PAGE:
Governor Cuomo gave up some items in the newly announced state budget deal, but so did the legislature. Capitol Correspondent Karen DeWitt takes a look at the winner and losers...
The budget that will be adopted by the legislature is largely unchanged from what the governor initially proposed. That's partly because some of the more controversial budget items, like pension reform, were settled separately earlier in the month.
Governor Cuomo, in a briefing to cabinet members, said "I think this is smart, intelligent document."
"And probably one of the best budgets that's been done in a long time," Cuomo added.
Still, some compromises were made. Cuomo had wanted to include health exchanges in the budget, required under the federal health care reform act, but Senate Republicans said they wanted to wait for a ruling by the US Supreme Court on whether the law is constitutional. The court was hearing the case as the budget talks wound down.
As the budget deal neared completion, Senate Majority Leader Dean Skelos said the health exchanges would not be in the final spending plan.
"They won't be part of the budget," Skelos said.
Governor Cuomo says he'll issue an executive order instead enacting the health care exchanges, later this week.
The governor also made concessions on a plan to earmark $250 million dollars out of a promised 4% increase in school aid. He ultimately agreed that just $50 million dollars out of a total of $800 million dollars in additional school aid would be awarded competitively.
And Cuomo also modified a controversial proposal that lawmakers feared would permit the governor to move funds around from agency to agency without their permission. The governor's budget director, Robert Megna, had testified before a legislative hearing that the language was only intended to permit the Cuomo Administration to better coordinate back office information technology. In the end, Cuomo's office clarified the language, and Assembly Speaker Sheldon Silver and Senator Skelos say they are now satisfied.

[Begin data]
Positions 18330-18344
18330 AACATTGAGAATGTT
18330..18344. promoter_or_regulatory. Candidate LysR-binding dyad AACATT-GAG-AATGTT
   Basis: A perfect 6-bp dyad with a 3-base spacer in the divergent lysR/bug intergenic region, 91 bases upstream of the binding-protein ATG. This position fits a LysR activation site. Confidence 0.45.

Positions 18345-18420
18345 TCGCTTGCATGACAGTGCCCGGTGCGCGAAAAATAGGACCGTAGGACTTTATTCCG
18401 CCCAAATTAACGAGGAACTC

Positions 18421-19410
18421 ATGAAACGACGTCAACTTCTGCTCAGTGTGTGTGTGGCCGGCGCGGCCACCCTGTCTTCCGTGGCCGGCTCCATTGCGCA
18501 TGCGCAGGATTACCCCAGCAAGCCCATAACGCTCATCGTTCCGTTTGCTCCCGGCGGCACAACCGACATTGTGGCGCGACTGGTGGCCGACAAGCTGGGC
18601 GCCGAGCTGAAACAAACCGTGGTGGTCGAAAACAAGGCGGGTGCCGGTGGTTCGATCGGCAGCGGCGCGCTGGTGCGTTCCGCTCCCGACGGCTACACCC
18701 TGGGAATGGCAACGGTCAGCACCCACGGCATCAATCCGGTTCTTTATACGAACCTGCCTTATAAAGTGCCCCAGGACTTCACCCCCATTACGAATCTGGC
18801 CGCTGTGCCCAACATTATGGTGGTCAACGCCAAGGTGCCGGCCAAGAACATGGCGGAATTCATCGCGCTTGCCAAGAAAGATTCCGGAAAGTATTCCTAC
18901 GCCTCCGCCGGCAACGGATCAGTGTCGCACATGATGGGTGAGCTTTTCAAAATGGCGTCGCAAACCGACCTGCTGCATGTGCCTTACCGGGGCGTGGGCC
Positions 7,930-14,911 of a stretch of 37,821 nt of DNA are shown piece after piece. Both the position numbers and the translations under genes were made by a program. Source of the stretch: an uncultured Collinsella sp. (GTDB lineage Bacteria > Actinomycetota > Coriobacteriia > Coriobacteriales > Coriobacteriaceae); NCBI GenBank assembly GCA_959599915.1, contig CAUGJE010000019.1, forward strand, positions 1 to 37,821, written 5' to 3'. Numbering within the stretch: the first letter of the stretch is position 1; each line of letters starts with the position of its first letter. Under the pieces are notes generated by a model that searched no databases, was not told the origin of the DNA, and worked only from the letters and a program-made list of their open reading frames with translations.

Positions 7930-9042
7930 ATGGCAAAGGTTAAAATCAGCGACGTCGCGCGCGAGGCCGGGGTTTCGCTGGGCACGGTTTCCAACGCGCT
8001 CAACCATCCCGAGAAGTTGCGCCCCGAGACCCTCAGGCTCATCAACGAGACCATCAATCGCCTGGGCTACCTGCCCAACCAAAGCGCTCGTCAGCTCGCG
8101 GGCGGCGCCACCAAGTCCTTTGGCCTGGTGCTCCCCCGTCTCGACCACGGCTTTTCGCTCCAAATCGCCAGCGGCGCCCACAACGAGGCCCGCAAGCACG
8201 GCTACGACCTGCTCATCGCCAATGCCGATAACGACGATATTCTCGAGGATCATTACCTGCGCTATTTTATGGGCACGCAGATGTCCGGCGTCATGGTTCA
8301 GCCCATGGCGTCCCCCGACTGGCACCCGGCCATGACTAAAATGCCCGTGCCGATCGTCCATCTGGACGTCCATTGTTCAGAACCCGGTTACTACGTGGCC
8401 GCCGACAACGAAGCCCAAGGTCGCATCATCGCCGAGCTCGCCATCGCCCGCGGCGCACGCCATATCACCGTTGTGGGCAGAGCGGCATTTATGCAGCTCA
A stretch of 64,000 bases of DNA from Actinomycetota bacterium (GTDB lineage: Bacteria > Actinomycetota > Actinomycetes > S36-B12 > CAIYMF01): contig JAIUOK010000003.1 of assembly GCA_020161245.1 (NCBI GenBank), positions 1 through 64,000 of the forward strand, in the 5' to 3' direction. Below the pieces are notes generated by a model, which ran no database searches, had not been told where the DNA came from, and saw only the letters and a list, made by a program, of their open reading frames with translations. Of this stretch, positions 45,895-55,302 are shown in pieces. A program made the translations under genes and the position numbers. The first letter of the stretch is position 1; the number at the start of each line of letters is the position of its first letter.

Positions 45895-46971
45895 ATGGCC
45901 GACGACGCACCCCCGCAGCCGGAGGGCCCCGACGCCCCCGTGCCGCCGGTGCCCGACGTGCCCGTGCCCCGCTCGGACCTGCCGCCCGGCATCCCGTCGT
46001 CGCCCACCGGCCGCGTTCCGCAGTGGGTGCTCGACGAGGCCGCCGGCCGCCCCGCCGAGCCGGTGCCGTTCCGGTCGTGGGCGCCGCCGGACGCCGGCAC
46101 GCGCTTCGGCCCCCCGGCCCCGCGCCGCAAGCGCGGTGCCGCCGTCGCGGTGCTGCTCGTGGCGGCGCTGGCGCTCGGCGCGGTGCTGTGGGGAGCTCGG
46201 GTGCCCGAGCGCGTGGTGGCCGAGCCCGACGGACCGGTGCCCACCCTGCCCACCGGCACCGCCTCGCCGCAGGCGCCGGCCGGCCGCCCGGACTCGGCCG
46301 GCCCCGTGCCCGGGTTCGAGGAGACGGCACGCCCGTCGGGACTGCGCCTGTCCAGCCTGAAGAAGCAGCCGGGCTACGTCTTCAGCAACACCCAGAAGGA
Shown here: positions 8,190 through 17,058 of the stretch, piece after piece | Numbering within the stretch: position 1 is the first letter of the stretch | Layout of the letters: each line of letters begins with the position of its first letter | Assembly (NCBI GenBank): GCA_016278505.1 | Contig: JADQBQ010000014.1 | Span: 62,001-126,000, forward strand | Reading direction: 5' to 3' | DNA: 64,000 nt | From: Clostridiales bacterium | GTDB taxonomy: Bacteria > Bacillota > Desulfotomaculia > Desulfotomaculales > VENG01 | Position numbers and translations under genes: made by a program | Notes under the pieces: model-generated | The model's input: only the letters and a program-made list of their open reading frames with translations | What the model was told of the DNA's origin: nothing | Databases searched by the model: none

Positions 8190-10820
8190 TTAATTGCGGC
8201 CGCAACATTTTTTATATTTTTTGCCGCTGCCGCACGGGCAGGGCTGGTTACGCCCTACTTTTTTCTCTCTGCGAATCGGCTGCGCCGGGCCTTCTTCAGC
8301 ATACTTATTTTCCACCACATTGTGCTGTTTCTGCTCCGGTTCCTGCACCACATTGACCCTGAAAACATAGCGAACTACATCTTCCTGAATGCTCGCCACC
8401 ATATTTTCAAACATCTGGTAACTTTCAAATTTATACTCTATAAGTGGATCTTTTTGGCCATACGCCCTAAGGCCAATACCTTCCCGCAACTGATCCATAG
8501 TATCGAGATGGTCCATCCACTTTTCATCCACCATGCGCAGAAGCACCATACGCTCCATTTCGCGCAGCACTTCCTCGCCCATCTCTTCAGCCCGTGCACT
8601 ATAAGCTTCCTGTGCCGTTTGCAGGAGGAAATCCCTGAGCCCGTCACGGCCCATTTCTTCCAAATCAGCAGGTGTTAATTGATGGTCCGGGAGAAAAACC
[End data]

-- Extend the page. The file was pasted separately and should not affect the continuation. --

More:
"Certainly the role of the legislature has been protected," said Skelos.
Lawmakers also gave up some provisions that they had sought. Assembly Speaker Silver wanted to raise the state's minimum wage, but the governor and Senate Republicans objected. Silver now says he will pursue that issue during the remainder of the session. The Senate GOP gave up provisions for some new tax breaks for small businesses.
The State's Comptroller, an ally of Assembly Speaker Sheldon Silver, lost his right to pre-audit some state contracts. Cuomo had sought the elimination of the pre-audits, saying they delayed contracts unnecessarily, and the Assembly Democrats ultimately conceded that to the governor. Speaker Silver says the change does not impede the comptroller from conducting the majority of his audits, which occur after contracts are signed.
"It was a compromise," said Silver, who said the comptroller will continue to have "complete audit powers."
Comptroller Tom DiNapoli, in a statement, says the elimination of the pre-audits erodes accountability and transparency in government.
Cuomo and legislative leaders agreed to set up two new boards that include a number of compromises. One will oversee the distribution of infrastructure projects as part of the New York Works task force. The fifteen member board will be dominated by gubernatorial appointees, but the majority party legislative leaders will each get to appoint two members each to the board. Legislative leaders had sought greater input into the distribution of the projects.
The governor will also control a board set up to regulate the expansion of gambling in New York. Cuomo will get five of seven appointees, with the Assembly and Senate allowed one appointment each.
If the budget is completed on time, or even early, as legislative leaders are predicting, then lawmakers and the governor will all be winners, demonstrating they can work together and get a spending plan enacted in an orderly manner for two years in a row.
Governor Cuomo says in Albany, that would count as a "big deal."
But first, they'll have to pass all of the budget bills that they say they've now agreed to.
In Albany, I'm Karen DeWitt.